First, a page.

Pumping rate measurements

Pumping rate was measured as the rate of pharyngeal terminal bulb contractions as described ( Briefly, 10 day-one adult worms grown on indicated bacterial strains were examined for 10 seconds, and the number of terminal bulb contractions were counted.

Worm size measurement

The size of C. elegans on B. subtilis plates was measure as described in ref. 89. Briefly, the images of the worms grown on bacterial plates were taken at L4 larval stage and day 1, 3, 4 of adulthood using Zeiss AxioZoom.V16 with the set magnification. Next, surface area of individual worms was determined by means of ImageJ software and WormSizer plugin. The recognition of each individual worm by software was reevaluated by eye.

Transmission Electron Microscopy

5 to 8 living worms were put into the center of 100 µm deep planchette hats that is filled with yeast paste. The hats were coated with hexadecane, sealed in the planchette holder and high pressure freezing commenced with a Wohlwend Compact HPF-01 High Pressure Freezer (Bal-Tec AG, Liechtenstein). The frozen hats were transferred into a mixture of 2% osmium tetroxide, 0.1% uranyl acetate and 2% ddH2O in acetone at liquid nitrogen, and freeze freeze substitution were using Leica EM AFS2 unit. The samples were left in the –90 °C for 96 hours, raised 5 °C per hour to –60 °C and incubated for 12 hours, then to –30 °C for an additional 12 hours, and finally to a temperature of 0 °C for 4 hrs. Three times 1 hour exchanges of pure acetone were used to rinse out the osmium at 0 °C. Infiltration at room temperature began with a mixture of acetone and Embed 812 (Electron Microscopy Sciences, Hatfield, PA) at 1 to 1 for 1 hour, and 1 to 2 overnight. The samples were allowed to sit in pure resin for 4 hours before embedding. The worms were flat embedded with Aclar embedding film and polymerized at 60 °C. Serial semi-thin sections were cut (UC6 microtome; Leica Microsystems) at 1 mm and stained with 1% toluidine blue to evaluate the quality of preservation and find the area of interest. 60 nm ultrathin sections were cut and stained with uranyl acetate and lead citrate by standard methods. Stained grids were examined under Philips CM-12 electron microscope and photographed with a Gatan (4k × 2.7 k) digital camera.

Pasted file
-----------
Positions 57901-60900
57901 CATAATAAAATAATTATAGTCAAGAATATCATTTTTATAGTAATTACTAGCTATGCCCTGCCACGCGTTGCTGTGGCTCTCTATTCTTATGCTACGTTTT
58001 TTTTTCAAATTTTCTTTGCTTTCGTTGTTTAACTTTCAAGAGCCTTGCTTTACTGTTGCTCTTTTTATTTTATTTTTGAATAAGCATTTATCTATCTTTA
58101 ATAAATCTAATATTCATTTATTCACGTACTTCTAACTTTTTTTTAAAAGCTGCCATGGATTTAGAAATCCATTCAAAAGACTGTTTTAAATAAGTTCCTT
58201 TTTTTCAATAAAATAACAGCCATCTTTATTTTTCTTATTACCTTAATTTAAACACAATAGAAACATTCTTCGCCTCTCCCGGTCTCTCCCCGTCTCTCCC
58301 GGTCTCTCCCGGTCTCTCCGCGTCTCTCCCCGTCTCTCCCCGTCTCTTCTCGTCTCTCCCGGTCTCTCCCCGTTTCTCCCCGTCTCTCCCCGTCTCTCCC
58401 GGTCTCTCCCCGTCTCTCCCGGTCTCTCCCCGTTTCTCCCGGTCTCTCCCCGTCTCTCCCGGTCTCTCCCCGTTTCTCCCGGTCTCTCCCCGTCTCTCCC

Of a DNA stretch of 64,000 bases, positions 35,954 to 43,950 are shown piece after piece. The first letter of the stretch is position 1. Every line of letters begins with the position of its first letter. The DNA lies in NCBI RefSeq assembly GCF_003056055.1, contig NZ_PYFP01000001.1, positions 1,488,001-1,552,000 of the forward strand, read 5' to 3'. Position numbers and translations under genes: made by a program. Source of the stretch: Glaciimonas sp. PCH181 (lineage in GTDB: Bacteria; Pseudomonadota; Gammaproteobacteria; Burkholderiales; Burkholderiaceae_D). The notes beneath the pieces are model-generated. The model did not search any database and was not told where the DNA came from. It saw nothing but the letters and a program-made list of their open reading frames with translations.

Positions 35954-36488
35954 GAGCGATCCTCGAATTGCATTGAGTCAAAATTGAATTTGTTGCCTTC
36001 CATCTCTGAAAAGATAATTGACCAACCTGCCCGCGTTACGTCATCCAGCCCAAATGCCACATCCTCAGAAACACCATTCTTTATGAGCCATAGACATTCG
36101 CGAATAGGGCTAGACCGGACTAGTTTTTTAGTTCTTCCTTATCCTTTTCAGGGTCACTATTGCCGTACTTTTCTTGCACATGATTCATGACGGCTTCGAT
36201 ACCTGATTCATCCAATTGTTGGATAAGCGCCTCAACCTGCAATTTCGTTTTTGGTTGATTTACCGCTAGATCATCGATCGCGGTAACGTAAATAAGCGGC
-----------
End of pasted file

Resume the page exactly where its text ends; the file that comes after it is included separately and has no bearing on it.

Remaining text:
Data availability

The datasets generated during and/or analysed during the current study are available from the corresponding author on reasonable request.


  1. 1.

    Lopez, D., Vlamakis, H. & Kolter, R. Biofilms. Cold Spring Harbor perspectives in biology 2, a000398, doi:10.1101/cshperspect.a000398 (2010).

  2. 2.

    Hall-Stoodley, L., Costerton, J. W. & Stoodley, P. Bacterial biofilms: from the natural environment to infectious diseases. Nature reviews. Microbiology 2, 95–108, doi:10.1038/nrmicro821 (2004).

  3. 3.

    Branda, S. S., Vik, S., Friedman, L. & Kolter, R. Biofilms: the matrix revisited. Trends in microbiology 13, 20–26, doi:10.1016/j.tim.2004.11.006 (2005).

  4. 4.

    Hobley, L., Harkins, C., MacPhee, C. E. & Stanley-Wall, N. R. Giving structure to the biofilm matrix: an overview of individual strategies and emerging common themes. FEMS microbiology reviews 39, 649–669, doi:10.1093/femsre/fuv015 (2015).

  5. 5.